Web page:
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Welcome to the Computerome 2.0 Wiki
Access to Computerome
Access to Computerome is available to everyone interested in Danish Life Sciences and we encourage both academic and industry users to use the facility.
If you are affiliated with the University of Copenhagen (UCPH), and you need access to Computerome 2.0, please contact UCPH IT.
If you are interested in accessing Computerome 2.0 please find the form that suits your need and send it to firstname.lastname@example.org.
- Create new group
- Create new group at DTU
- Modify user information
- Add new user to an existing group
- Add existing user to an existing group
- Remove user from a group
- Inactivate user
- Reactivate user
- Change legal group owner of an existing group
- Change technical group owner of an existing group
- Disable group
- Reactivate group.pdf
For information regarding pricing and quotes please contact Computerome National Life Science Supercomputing Center: email@example.com.
Differences between Computerome 1.0 and Computerome 2.0
Computerome 2.0 has been built with similar principles and technologies, as Computerome 1.0. Those users, who will migrate their Computerome 1.0 projects to the new cluster, will experience the following differences:
- The 2-factor authentication happens with either SMS codes or the Entrust IdentityGuard soft token. See the guide on how to set up this soft token. No other soft tokens (e.g. Google Authenticator) are available for Computerome 2.0.
- The virtual desktop solution relies on the regular ThinLinc client, which can be downloaded from Cendio’s website. Read more on this here.
- Changes in the default project directory structure compared to the one in Computerome 1.0:
- /home/projects/<PROJECT>/archive is removed. Computerome 2.0 does not provide archiving services.
- /home/projects/<PROJECT>/backup has been created. In Computerome 2.0, only the data physically stored in the backup directory is backed up for disaster recovery purposes.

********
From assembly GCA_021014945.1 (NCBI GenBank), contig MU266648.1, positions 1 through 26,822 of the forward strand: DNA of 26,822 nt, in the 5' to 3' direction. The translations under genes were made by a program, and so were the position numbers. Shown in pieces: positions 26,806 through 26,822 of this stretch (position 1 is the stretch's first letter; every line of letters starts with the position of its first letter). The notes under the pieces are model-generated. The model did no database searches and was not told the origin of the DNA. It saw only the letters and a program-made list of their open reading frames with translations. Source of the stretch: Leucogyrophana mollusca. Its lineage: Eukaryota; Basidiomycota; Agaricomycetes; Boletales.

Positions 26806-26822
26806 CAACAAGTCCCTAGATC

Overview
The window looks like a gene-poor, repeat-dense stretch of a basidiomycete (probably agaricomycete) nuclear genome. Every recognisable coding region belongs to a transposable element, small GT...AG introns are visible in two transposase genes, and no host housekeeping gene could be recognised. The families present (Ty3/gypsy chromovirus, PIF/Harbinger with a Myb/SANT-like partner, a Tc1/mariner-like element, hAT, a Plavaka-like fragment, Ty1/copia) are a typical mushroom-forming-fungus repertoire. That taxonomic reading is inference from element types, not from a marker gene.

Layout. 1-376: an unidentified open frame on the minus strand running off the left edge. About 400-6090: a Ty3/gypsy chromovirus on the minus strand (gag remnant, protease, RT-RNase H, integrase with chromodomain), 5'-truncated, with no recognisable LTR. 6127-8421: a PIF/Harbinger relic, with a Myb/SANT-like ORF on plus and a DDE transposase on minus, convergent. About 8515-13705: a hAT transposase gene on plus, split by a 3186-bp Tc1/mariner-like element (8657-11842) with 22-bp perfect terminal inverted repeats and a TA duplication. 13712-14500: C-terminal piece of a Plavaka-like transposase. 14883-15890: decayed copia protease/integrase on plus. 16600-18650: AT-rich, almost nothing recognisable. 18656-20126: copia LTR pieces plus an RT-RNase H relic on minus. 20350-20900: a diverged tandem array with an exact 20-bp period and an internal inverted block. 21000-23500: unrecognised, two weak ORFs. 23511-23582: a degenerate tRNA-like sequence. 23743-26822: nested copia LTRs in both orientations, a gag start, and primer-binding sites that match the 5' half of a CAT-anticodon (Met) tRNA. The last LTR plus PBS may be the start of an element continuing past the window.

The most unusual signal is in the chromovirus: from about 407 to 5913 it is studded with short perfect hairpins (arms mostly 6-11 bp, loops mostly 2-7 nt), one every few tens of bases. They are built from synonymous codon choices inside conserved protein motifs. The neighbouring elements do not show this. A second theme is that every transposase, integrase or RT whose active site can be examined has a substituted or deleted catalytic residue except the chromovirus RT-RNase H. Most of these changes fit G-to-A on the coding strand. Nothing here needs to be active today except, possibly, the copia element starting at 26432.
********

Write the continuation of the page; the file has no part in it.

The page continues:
- /home/people/<user> has now a 10 GB quota on each personal directory.
- The support email for Computerome 2.0 changed to firstname.lastname@example.org. Computerome 1.0 related requests and incidents remain to be reported to email@example.com.
There is no difference between Computerome 1.0 and Computerome 2.0 regarding:
Setup and Security framework
The Danish National Supercomputer for Life Sciences has an ultra high-density footprint, and is installed in two 500kW containerized Tier IV data center modules.
The system is designed using the bioinformatics reference architecture developed by CBS over the past 20 years and using the standard practices in the industry. It has a full set of comprehensive tools for both management and usage of the system. To get acquainted with the physical Hardware setup please visit here.
The Getting Started page guides new users in the use of the system.
Contact and Support
The computer hardware is funded with grants from Technical University of Denmark (DTU), University of Copenhagen (KU) and Danish e-infrastructure Cooperation (DeiC) - also, it is the official Danish ELIXIR Node.
Computerome's original compute resources consisted of 16704 CPU cores with 102 TeraBytes of memory, connected to 8 PetaBytes of High-performance storage, and with a total peak performance of more than 483 TeraFLOPS (483 million million floating-point operations per second).
It debuted in November 2014 at #121 on TOP500 Supercomputing Sites .
Please see the Hardware page for further details.
Computerome is a building-block in the Tryggve project that is working to establish a Nordic platform for collaboration on sensitive data, and that is funded by NeIC and the ELIXIR nodes in Denmark, Finland, Norway and Sweden.
The Tryggve project welcomes use-cases from researchers collaborating on sensitive data with researchers in other Nordic countries. Please follow instructions on the Tryggve Getting Started page.
As part of the Computerome engagement in Tryggve, Computerome is committed to the Tryggve Code of Conduct.
The Computerome (pronunciation: \kəm-ˈpyü-tər-ōm\) cluster supercomputer is named in accordance with the use of the '-ome' suffix in the field of study in biology.
Computerome is housed at DTU Risø Campus.